In the human rights and free expression communities, it is a widely shared assumption that the explosive growth and proliferating uses of surveillance technologies must be harmful—to intellectual freedom, to creativity, and to social discourse. But how exactly do we know, and how can we demonstrate, that pervasive surveillance is harming freedom of expression and creative freedom? We know—historically, from writers and intellectuals in the Soviet Bloc, and contemporaneously from writers, thinkers, and artists in China, Iran, and elsewhere—that aggressive surveillance regimes limit discourse and distort the flow of information and ideas. But what about the new democratic surveillance states?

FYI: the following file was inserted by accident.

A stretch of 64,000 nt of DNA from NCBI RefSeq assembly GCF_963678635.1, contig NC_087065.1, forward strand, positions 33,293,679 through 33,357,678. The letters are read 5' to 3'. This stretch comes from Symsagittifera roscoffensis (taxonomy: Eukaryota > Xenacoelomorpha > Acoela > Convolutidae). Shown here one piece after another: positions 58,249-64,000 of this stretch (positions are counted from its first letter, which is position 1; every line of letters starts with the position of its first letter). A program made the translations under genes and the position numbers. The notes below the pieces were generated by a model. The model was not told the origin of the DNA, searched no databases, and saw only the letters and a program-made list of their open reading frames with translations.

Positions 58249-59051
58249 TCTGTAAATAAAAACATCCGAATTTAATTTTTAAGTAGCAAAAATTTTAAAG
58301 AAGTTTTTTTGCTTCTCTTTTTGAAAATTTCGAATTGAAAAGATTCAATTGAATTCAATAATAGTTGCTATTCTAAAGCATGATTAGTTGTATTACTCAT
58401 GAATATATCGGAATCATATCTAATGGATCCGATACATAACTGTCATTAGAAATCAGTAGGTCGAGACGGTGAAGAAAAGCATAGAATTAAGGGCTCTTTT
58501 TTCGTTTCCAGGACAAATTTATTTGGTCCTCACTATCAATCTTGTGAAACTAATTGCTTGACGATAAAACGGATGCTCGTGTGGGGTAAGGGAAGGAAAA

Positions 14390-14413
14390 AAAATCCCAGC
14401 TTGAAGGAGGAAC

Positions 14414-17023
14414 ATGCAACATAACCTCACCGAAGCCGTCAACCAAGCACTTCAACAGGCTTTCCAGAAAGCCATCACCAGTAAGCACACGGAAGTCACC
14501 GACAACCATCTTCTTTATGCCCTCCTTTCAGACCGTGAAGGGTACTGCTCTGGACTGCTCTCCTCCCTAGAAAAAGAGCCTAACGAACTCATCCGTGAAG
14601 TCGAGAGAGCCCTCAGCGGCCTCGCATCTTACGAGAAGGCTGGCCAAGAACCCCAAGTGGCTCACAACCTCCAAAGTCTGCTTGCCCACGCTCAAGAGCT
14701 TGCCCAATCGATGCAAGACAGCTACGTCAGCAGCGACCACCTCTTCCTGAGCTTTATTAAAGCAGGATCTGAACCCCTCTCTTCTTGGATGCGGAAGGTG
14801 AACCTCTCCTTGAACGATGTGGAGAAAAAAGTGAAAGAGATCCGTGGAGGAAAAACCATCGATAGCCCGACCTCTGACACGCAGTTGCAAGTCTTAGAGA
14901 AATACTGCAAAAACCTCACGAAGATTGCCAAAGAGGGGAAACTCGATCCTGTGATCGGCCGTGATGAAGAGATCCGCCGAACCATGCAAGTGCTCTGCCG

The question of the harms caused by widespread surveillance in democracies, is underexplored. In partnership with Scottish PEN, we are conducting a survey of Scottish writers to better understand the specific ways in which awareness of far-reaching surveillance programs influences writers’ thinking, research, and writing.